Posted on: 30th November 2015
As it stands, at least on a temporary basis,savers may be able to benefit from welcome tax advantages, compare to those saving using ISAs. Much of it comes down to personal circumstances and the level of savings under consideration, but by better understanding the way in which the available options are taxed, it becomes easier to make the right choice…which often isn’t necessarily the most obvious choice.
There are basically three levels/stages of taxation that are applied to these kinds of savings – tax at the time of funding, taxation while the funds are invested and the tax applied when the funds are accessed or withdrawn. In the case of the pension regime, savings are exempt from the first two of these taxation stages and liable for the final (withdrawal) taxation. In the case of the ISA, these kinds of savings are exempt from the second two types of taxation, though liable for initial funding tax. Best taxation must also be considered as an additional taxation treatment.
In terms of taxation mile invested, there’s currently no difference between the two as both the ISA and the pension allow savings to mature and grow without the application of any tax. However, the two differ quite significantly when it comes to funding and taking benefits. With an ISA for example, no taxation is applied to withdrawals but these kinds of savings do not receive any tax relief on contributions. By contrast, pension contributions do receive income tax relief, but the savings are then taxed at the appropriate income tax level upon being accessed.
Which often leads to the obvious question – does this essentially mean that both options are identical and that the benefits/drawbacks of each effectively cancel one another out?
The answer however is a resounding no, asas they stand today present distinct advantages. For one thing, it’s important to remember that 25% on an available pension pot can be accessed 100% tax free, meaning that it is only the other 75% that is subject to income tax. So by being able to access 25% without paying any tax at all, this represents an obvious advantage over the ISA. If the 25% tax free amount was to be taken away, the two would essentially be equal.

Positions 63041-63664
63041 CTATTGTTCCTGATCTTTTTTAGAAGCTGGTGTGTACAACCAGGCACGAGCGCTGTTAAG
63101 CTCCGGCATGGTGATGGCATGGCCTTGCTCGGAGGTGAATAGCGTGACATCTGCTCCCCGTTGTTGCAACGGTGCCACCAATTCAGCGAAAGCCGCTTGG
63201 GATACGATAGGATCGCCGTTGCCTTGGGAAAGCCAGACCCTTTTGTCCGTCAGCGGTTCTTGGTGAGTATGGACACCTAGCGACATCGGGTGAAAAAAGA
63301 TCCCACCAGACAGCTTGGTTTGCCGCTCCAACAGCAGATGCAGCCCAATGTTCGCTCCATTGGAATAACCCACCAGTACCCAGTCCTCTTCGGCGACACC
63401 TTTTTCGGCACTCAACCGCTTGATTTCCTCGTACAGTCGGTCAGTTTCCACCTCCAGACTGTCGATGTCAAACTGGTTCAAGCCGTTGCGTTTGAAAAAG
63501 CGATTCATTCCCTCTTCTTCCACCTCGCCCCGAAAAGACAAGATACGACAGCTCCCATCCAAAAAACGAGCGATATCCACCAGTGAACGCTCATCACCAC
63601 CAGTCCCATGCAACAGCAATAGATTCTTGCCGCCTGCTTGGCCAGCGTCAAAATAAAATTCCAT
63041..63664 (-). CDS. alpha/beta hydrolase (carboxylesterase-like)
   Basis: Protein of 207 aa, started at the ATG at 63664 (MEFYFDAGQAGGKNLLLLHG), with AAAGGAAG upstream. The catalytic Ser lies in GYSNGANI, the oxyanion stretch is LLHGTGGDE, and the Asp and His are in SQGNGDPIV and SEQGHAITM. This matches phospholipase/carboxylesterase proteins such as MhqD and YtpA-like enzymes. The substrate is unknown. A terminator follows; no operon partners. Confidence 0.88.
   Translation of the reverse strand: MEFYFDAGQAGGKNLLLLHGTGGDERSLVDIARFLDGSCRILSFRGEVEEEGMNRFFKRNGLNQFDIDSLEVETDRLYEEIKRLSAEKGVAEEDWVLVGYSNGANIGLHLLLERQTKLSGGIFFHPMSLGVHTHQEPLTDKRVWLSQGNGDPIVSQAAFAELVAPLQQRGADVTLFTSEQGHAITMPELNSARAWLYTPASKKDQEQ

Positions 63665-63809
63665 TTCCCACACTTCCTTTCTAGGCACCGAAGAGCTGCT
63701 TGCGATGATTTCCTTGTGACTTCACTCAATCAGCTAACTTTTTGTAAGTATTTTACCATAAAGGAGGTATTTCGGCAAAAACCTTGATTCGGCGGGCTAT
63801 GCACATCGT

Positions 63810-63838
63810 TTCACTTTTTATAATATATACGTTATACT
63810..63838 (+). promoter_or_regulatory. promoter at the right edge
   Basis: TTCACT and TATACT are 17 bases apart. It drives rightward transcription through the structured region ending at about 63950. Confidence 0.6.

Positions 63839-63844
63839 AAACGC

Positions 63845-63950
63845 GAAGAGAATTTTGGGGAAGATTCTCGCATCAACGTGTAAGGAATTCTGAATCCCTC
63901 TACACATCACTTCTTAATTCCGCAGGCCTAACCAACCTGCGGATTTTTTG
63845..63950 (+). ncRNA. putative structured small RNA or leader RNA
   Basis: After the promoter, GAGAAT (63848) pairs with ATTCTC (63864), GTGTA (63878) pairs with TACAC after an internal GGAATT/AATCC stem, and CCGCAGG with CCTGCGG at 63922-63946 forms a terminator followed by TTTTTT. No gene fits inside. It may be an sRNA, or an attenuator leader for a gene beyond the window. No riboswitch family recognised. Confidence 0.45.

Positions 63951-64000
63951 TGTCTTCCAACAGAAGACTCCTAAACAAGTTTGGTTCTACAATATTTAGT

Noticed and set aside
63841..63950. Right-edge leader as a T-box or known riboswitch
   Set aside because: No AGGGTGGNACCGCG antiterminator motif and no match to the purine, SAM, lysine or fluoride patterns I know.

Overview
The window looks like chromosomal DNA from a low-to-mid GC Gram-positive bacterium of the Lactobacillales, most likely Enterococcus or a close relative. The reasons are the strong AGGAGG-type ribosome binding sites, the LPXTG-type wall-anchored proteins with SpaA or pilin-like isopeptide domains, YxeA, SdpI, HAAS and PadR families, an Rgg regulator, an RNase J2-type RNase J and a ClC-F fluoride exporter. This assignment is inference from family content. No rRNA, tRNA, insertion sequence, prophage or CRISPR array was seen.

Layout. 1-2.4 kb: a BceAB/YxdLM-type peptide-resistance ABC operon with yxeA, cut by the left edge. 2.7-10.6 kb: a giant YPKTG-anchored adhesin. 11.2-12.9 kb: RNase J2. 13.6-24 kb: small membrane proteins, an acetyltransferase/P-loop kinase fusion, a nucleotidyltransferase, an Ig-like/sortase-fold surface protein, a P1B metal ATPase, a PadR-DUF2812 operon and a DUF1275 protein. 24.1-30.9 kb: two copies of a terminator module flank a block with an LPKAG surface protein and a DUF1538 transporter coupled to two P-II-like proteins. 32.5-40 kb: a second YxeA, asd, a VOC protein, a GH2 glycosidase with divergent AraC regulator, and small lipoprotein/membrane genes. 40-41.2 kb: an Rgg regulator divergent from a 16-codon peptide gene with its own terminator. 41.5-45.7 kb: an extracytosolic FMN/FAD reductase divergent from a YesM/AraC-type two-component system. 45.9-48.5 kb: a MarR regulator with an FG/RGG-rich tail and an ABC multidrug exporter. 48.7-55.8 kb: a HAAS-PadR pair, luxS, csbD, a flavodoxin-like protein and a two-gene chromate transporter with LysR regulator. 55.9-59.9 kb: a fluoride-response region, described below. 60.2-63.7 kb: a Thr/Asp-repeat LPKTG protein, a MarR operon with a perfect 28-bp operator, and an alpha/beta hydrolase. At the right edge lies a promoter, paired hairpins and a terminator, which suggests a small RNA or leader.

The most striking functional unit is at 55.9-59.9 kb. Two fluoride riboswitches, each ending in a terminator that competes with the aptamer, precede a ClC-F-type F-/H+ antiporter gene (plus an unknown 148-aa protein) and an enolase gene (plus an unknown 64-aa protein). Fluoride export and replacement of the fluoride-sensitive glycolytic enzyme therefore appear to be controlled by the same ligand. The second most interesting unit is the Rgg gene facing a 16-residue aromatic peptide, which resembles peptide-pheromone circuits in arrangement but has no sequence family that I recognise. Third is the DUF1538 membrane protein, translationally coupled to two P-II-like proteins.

As for the second main benefit of pension savings, it’s generally the case that tax relief tends to significantly exceed the amount of tax paid when the pension pot is withdrawn/accessed. The reason being that while the highest marginal rate of income tax will apply by way of tax relief, a much lower rate of tax is usually payable when the funds are withdrawn. In many instances, workers who are paying tax at higher rates will find themselves once again back in the basic income tax band upon. Which once again means that opting for pension savings as opposed to an ISA can result in enormous comparative income tax savings.
The benefits of pensions also extend beyond death, with new pension flexibility opening up a variety of options for passing on any remaining pension funds. And if the pension holder dies under the age of 75, the pension pot is not subject to any income taxation at all.
For more information on the potential benefits of both pensions and ISAs, get in touch with theteam today for an obligation-free discussion.